John Chapter 15: The True Vine, Supreme Love

Dec 21st, 2009 | By | Category: John, Verse by Verse --Studies led by Br. Frank Shallieu (Click on Book name)

John Chapter 15: The True Vine, Supreme Love

John 15:1 I am the true vine, and my Father is the husbandman.

Indirectly, this verse is a great proof against the Trinity, for how could the vine be equal to the One who is in charge of the vine? Moreover, if Jesus is the “true vine,” this would suggest that there are other or false vines, which are not of the Father’s planting.

John 15:2 Every branch in me that beareth not fruit he taketh away: and every branch that beareth fruit, he purgeth it, that it may bring forth more fruit.

God takes away every branch in Jesus that does not bear fruit. On the other hand, God prunes every branch that bears fruit so that it may bring forth even more fruit.

When a person consecrates, he is in the vine. Every individual who is called and accepts Jesus on the proper grounds is in the vine. Based on many other Scriptures, we know that most will not make the high calling. Of those who do not, two possible destinies remain: the secondary Great Company class or Second Death.

In this parable, what about the branch that is taken away—the branch that bears no fruit? Do overcomers (as opposed to more-than-overcomers) remain in the vine, or are they separated?

Only the Little Flock remain in the vine. Those who are taken out of the vine will either end up in Second Death or have their flesh consumed by the Adversary to become part of the Great Company. In other words, although the Great Company do bear fruit, their fruit is not enough to remain in the vine in the sense of the parable.

As to whether the parable is emphasizing a Second Death or a Great Company destiny for those who are removed from the vine, even Pastor Russell wavered back and forth in his interpretation. In his early writings, he felt that the ones who are taken away do not necessarily go into Second Death. They simply fail to attain the Little Flock. He probably based his reasoning on 1 Corinthians 3:13-15, where the Apostle Paul says that every man’s work will be made manifest. The fire of that day will try the work, and the wood, hay, and stubble will all perish, yet the individuals themselves will be saved “so as by fire.” In other words, in this illustration, a class can be totally burned (have their flesh destroyed) and yet get life.

Thus two types of interpretation can be pursued for this parable. The fact that the cut-off branch “withers” creates a problem (verse 6). One explanation is that Jesus is considering only the Little Flock here and is ignoring the Great Company. The lesson would be that for one to stay in the vine in a particular arrangement with the Lord as his Church, he must bear fruit.

That seems to be the better interpretation. However, the parable is difficult to interpret with definiteness. If a person is cut off from the vine, separated from fellowship with Christ, is there hope for him? On the one hand, the destruction would seem to be severe, but on the other hand, those who do bring forth fruit—even if not much—are pruned to bring forth more fruit.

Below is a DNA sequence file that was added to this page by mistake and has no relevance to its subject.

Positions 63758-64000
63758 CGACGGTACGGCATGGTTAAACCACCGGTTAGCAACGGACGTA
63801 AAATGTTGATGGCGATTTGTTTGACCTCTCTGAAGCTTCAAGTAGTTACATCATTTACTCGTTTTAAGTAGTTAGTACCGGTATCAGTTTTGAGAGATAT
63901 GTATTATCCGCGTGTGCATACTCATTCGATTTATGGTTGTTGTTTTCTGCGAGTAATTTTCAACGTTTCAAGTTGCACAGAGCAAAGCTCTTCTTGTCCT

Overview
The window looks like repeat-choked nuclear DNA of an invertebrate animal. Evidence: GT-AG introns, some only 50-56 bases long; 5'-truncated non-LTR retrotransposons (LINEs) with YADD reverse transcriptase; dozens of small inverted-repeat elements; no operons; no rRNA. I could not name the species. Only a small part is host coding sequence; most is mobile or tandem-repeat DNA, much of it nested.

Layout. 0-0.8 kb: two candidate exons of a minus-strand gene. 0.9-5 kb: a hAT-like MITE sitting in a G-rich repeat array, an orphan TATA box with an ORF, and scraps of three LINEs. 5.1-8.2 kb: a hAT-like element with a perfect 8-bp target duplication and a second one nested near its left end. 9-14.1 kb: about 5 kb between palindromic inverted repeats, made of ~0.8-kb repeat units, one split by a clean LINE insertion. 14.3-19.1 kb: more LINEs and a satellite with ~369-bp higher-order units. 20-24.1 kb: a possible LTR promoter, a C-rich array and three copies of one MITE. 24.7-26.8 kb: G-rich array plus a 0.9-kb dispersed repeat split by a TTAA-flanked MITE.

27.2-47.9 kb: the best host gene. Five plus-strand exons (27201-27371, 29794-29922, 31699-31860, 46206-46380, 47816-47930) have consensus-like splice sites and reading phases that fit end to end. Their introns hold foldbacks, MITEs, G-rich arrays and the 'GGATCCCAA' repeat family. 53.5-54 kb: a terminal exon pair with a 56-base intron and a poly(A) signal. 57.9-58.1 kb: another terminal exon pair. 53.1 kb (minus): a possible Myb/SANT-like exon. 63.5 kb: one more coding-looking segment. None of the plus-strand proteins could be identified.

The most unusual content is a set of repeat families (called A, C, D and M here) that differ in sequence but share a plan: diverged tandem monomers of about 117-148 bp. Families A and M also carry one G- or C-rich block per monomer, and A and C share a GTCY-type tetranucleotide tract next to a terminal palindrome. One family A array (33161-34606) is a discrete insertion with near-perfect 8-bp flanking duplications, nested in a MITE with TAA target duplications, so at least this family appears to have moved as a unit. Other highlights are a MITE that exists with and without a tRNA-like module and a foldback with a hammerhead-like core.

This parable has several dilemmas, but it is particularly concentrating on what Jesus is looking for, i.e., the true Church.

The Pastor referred to those who are cut off as “suckers on the vine.” Suckers are cut off so that more fruitage can be brought to the vine. Thus the branches that bear fruit must be pruned a certain way so that they will bring forth even more fruit.

Comment: The thought of “suckers” is interesting. Suckers are useless growths that sap the energy of the vine but do not produce fruit. They are meant to be severed from the vine. This principle would apply to the Lord’s people. One who does not add to the body, does not serve and encourage the brethren, etc., but just takes and takes from others would be a “sucker.” It is like the concept of lukewarmness, which pulls down the others rather than building them up.

That is why those who are lukewarm will be spewed out of the Lord’s mouth. Not only do they not contribute, but they take away from the others.

Reply: However, this parable does not say that the Great Company remain on the vine. Notice how the parable ends. It does not say that the cut-off branches are destroyed—they are just burned. The point is that a class are separated from the vine and burned, but since they are not destroyed, the emphasis of the illustration is on the fruitage, not on the other particulars.

Otherwise, the Great Company would have to remain on the vine. Those who do not produce fruitage are severed. Those who do produce fruit are pruned to produce more fruit. This parable seems to emphasize only the true Church. Even the destruction is not emphasized— just the true Church and their fruitage.

John 15:3 Now ye are clean through the word which I have spoken unto you.

John 15:4 Abide in me, and I in you. As the branch cannot bear fruit of itself, except it abide in the vine; no more can ye, except ye abide in me.